The recipe is really simple. Put it in a cast iron skillet and roast it. For awhile. Until the bird reaches the temperature it needs to. I add apples, cause I like them. They get all caramelized and sweet.

I suppose if you need a real recipe you can talk to Martha.

The end result was this.

I don't have a pretty plated photo cause I didn't plate it. I picked it and used the chicken for other things (like pot pie). But now... oooohh. I want chicken!

Friday, February 24, 2012

San Francisco Polenta Bread

I like to bring home "treasures" from the grocery store. New-to-me, exciting little things with which I can play. Typically things that go well with butter. Not a rule, but it usually turns out that way.

I blame this habit entirely on my mother. When I was young, I would go with her to the grocery store. In order to keep me happy/occupied/expand my horizons, she would occasionally let me pick out something weird and we would buy it. This is how we tried star fruit, kumquats, and many other things that my Midwestern mother didn't know what to do with. We would adventure.

This has directly led to my purchase of Golden Pheasant Polenta.

It was on the shelf at Safeway. I'd never seen this brand before. The packaging was pretty. There were recipes on the back.

We didn't have any polenta at home... *rationalize, rationalize, rationalize*

And since we are so close to San Fran, I decided that the first thing I would make would be the bread. It was a good choice.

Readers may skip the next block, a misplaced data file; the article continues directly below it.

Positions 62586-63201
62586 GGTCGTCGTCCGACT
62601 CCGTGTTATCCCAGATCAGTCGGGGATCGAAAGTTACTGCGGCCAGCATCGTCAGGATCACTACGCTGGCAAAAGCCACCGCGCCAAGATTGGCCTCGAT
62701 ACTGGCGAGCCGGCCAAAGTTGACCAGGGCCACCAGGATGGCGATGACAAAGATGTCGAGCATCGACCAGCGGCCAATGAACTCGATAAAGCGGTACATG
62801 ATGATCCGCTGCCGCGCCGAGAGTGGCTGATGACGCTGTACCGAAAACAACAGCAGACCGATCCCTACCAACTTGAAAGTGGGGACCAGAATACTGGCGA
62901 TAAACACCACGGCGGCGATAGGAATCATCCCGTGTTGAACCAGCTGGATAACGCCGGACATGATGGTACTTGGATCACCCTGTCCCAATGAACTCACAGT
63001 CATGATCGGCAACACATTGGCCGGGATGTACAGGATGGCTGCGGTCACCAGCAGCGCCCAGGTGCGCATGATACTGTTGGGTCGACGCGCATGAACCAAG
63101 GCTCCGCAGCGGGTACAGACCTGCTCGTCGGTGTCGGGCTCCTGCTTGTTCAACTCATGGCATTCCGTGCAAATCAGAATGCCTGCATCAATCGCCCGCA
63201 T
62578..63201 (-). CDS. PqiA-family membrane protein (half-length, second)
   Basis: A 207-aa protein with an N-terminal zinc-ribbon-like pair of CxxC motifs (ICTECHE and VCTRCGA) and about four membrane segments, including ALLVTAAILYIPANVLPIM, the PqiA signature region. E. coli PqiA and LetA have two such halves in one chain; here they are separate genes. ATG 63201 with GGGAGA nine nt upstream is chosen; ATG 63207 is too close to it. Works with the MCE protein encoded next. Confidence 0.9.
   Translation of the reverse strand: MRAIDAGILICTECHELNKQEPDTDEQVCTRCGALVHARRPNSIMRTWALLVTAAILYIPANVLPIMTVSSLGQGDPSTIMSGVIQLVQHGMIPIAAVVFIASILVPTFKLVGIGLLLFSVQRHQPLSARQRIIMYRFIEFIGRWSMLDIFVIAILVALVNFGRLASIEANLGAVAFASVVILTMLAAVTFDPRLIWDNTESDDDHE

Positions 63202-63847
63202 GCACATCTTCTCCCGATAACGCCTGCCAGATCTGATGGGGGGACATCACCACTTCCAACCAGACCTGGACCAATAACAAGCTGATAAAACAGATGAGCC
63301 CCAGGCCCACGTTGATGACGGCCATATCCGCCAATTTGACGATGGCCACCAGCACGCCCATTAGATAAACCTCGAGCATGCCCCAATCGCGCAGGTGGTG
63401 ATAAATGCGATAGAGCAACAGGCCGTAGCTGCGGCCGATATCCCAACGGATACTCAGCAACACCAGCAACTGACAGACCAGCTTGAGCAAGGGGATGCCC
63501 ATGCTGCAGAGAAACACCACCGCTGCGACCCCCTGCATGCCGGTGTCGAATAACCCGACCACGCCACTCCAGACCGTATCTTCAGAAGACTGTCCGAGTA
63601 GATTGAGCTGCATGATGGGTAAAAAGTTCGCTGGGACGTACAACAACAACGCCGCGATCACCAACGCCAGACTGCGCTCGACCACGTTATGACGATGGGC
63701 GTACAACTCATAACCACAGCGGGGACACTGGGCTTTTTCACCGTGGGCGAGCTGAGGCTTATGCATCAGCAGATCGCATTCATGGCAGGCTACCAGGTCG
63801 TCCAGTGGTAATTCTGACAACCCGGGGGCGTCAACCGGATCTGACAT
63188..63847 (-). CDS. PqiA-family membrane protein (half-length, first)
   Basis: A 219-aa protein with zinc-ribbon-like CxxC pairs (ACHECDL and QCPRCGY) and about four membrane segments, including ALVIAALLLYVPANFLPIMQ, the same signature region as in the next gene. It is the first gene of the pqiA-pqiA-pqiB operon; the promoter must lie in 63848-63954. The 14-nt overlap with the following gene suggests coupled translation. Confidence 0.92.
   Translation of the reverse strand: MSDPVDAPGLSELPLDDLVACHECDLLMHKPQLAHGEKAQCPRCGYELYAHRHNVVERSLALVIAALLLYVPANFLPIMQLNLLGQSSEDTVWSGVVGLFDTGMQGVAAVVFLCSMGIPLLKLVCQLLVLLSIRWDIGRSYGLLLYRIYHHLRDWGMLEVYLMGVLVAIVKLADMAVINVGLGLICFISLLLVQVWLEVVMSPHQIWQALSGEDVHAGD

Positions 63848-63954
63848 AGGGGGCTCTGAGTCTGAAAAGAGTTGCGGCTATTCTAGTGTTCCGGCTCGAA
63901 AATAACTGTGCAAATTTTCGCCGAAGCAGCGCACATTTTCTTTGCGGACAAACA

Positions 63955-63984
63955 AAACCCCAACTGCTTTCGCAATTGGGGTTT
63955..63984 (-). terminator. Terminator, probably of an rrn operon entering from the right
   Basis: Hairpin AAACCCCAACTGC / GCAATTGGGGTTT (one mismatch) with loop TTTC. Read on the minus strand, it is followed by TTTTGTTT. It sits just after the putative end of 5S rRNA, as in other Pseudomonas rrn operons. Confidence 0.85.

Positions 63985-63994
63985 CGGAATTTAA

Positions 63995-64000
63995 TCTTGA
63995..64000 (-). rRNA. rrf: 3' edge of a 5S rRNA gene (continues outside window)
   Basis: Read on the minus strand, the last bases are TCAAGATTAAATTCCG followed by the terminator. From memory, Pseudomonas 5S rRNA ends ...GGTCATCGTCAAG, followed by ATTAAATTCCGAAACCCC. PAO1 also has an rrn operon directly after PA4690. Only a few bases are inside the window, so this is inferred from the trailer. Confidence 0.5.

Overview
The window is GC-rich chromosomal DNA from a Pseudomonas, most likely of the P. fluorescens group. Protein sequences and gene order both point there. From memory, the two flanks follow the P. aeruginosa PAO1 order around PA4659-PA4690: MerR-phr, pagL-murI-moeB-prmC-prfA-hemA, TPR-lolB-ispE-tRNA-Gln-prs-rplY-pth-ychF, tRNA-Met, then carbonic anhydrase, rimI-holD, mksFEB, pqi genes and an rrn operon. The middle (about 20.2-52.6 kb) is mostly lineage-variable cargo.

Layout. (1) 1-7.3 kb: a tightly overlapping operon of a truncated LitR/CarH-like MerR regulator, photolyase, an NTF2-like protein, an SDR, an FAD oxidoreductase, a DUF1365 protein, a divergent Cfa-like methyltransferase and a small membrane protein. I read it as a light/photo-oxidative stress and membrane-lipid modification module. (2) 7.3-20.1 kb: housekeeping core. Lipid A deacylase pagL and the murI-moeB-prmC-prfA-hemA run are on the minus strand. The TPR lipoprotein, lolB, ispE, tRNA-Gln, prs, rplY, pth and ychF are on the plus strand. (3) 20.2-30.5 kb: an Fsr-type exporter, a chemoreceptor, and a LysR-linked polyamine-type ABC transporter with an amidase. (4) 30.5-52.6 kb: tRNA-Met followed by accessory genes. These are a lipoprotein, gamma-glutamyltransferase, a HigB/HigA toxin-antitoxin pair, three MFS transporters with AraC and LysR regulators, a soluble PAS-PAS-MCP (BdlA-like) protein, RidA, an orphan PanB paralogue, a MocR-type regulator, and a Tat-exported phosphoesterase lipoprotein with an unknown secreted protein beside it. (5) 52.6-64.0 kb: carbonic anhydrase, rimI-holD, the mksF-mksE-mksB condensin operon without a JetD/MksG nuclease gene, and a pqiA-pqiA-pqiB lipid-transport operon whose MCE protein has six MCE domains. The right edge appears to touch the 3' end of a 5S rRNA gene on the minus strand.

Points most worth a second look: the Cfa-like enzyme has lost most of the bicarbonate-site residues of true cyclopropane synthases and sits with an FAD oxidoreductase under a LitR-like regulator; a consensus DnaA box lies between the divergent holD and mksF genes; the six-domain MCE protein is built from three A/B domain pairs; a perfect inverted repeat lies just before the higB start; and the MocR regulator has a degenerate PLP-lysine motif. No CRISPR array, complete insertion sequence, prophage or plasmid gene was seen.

First, the sifted flour. I want to share a trick that my entire extended family uses - waxed paper.

Sift flour onto waxed paper. Spoon what you need into the measuring cup (don't pack it down - the whole point of sifting is to add air).

Pick up the paper and use it to pour the excess flour back into the container.

Fold up the paper and store under your sifter for the next time.

You now have a clean counter, and you've not wasted any flour. You're welcome.

Back to the bread -

Mix the dry ingredients together.

Mix the wet ingredients together.

Mix the wet into the dry.

Pour into a greased 8x8.

Bake until golden.

Eat with butter and honey.

That was totally not hard.

San Francisco Polenta Bread
Adapted from Golden Pheasant Polenta bag
Serves 6-8

1 c. sifted flour
1 c. polenta
3 tsp baking soda
1/2 tsp. salt
1/4 c. sugar
1 c. milk
1/4 c. vegetable oil
1 egg

Preheat oven to 400 degrees. In a large bowl, mix together flour, polenta, baking soda, salt, and sugar. In a smaller bowl, mix milk, oil, and egg, making sure to mix well enough to beat the egg. Add the wet ingredients to the dry ingredients. Combine with a few quick strokes. Pour into greased 8x8 glass baking dish. Bake for 30-40 minutes, until golden brown. 

Watch out - it goes fast!

Tuesday, February 21, 2012

Pollo Pot Pie

Now, after that kerfuffle (please, family! Say you still love me!), to satisfy the midwestern side of my tastebuds.

Chicken pot pie is one of the great comfort foods. I'm fairly sure that between the ages of 7 and 13, I personally consumed a vast quantity of the stuff. Only what I craved was the frozen out-of-a-box stuff. There's no shame in that.

But now that I'm a grown-up and can control my own freezer space, I choose to stock ice cream. And the occasional frozen pizza - for emergencies only. 

I found some puff pastry in there, squirreled away from the last time I needed it. I also happened to have leftover roasted chicken. Oh boy! Pot pie time!

But I didn't want to do the regular version. Mostly because I didn't have any carrots. But I did have black beans. Ole! Pollo Pot Pie it is!

I always start with the chopping first - onion, jalapeno, roasted red pepper and garlic.

Saute the onions in butter and olive oil. Wait a few minutes, then add the chopped garlic.

Don't forget to warm up the milk and chicken stock!